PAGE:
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Tuesday, 10 March 2015

Australians not in favour of Coalition sending more troops to fight Isis – poll

Australians not in favour of Coalition sending more troops to fight Isis – poll

 Iraqi forces fighting
Islamic State




Tony Abbott speaks to troops



Tony Abbott announced last week that Australia will send another 300
troops to Iraq alongside forces from New Zealand on a joint training
mission to train the Iraqi military. Photograph: Lukas Coch/AAP



The Abbott government’s recent decision to deploy more Australian
troops to train Iraqi forces is not popular with the Australian public,
according to the latest Essential poll.



Fifty per cent of respondents in the new poll published Tuesday
disapproved of sending more Australian soldiers to help train the Iraqi
forces currently fighting Islamic State militants.



Only 36% approved of the decision – and only 12% of the Essential sample think an increased Australian military presence in Iraq will make Australia safer from terrorism.


The prime minister confirmed a week ago
that Australia will send another 300 troops to Iraq alongside forces
from New Zealand on a joint training mission to train the Iraqi
military. The fresh deployment is expected to begin in May, and will
involve regular Australian forces based in Taji, north-west of Baghdad.



The deployment is supported by the Labor opposition.


The Essential poll indicates a majority of Coalition voters approve of the deployment, but 60% of Labor voters disapprove.


The latest poll also charts a high degree of scepticism about whether engagement with the conflict in Iraq is beneficial for Australia’s national security.


Tony Abbott says regularly that he understands Australians are
reluctant to reach out to far away conflicts, but this particular
conflagration is reaching out to us – citing domestic counter-terrorism
risks posed by radicalisation.




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But
30% of the Essential sample think sending more troops to Iraq will make
Australia less safe from terrorism. Only 12% believe engagement will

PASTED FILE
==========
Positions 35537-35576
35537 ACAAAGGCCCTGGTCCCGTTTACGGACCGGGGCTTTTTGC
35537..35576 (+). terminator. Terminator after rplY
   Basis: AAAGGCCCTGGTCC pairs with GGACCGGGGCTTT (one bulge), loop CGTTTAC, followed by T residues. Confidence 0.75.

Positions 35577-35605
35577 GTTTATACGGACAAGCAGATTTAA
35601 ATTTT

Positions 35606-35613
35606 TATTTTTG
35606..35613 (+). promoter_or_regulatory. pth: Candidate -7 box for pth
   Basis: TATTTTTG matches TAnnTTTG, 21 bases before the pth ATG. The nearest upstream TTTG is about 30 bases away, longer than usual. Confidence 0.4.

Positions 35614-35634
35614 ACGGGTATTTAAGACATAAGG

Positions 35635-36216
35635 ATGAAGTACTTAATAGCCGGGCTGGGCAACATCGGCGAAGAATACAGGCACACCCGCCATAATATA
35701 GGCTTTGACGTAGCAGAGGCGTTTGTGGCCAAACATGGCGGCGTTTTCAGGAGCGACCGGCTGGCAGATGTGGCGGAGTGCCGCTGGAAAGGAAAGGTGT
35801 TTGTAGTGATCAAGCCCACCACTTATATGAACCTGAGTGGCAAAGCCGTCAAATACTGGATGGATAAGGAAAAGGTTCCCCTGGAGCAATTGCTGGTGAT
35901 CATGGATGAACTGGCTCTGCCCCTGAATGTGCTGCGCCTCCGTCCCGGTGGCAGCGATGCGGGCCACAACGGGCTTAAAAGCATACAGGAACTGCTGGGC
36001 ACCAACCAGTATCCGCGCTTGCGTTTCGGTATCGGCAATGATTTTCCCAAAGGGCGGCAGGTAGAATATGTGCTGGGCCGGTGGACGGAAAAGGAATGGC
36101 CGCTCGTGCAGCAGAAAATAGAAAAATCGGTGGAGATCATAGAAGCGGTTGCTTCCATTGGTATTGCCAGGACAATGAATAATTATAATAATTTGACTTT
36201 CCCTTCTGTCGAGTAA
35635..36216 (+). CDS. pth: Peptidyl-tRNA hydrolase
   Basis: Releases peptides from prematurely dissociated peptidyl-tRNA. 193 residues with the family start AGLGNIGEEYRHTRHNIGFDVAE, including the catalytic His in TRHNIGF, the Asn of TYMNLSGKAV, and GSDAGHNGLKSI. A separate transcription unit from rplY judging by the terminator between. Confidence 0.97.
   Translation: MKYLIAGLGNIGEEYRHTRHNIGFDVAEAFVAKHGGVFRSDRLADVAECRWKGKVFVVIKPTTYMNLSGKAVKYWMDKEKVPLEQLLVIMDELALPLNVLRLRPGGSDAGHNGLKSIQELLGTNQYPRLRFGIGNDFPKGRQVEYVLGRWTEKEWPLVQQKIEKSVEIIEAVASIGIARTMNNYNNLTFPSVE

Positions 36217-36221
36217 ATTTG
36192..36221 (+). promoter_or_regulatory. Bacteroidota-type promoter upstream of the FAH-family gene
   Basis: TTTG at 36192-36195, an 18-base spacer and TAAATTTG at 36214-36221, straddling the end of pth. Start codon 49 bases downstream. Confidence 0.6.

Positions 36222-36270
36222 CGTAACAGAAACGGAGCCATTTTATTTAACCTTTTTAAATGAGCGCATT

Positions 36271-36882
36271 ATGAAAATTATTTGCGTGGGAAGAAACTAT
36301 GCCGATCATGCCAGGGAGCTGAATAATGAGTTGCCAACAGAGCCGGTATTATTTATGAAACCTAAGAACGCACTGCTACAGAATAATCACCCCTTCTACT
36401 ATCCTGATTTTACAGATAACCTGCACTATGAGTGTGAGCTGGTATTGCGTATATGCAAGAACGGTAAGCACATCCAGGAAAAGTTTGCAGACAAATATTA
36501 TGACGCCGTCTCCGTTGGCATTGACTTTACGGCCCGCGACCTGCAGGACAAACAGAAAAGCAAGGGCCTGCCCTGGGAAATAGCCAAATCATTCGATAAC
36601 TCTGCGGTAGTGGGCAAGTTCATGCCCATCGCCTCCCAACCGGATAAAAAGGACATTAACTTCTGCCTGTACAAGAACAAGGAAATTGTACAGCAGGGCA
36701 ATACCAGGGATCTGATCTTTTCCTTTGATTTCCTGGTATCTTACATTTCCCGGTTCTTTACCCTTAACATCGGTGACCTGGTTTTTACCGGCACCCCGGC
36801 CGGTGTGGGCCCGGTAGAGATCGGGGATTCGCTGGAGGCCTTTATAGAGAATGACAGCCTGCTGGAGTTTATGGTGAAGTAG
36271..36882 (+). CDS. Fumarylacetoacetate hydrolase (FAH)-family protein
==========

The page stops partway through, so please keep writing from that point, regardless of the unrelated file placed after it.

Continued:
make Australia safer.



Nearly half of the sample think the current deployment will make no difference to the domestic security outlook.


Evidence given by MI5 to the Chilcot inquiry into the war in Iraq in
2003 confirmed the US-led invasion substantially increased the threat of
terrorist attacks, and was a significant factor causing radicalisation
of young Muslims.



This testimony backed the observation of the then Australian police
chief, Mick Keelty, that the Iraq invasion was likely linked to
terrorist acts, such as the Madrid bombings in 2004. Keelty was
lambasted by the Howard government for departing from the official
government line on the war.



On broader political indicators, a separate poll, the Newspoll, published by the Australian newspaper on Tuesday, recorded Labor
restoring a commanding lead over the Coalition. The two-party preferred
result had Labor federally on 55% and the Coalition on 45%.



The prime minister’s satisfaction rating increased by three points in
Tuesday’s survey, which is within the poll’s margin of error.



Essential also recorded a favourable movement for the prime minister.
Abbott’s disapproval rating dropped six points since February – and
there was a 2% increase in his approval rating.



The government has been in the process of dumping unpopular policies
in the wake of efforts by backbenchers to spill the Liberal party
leadership.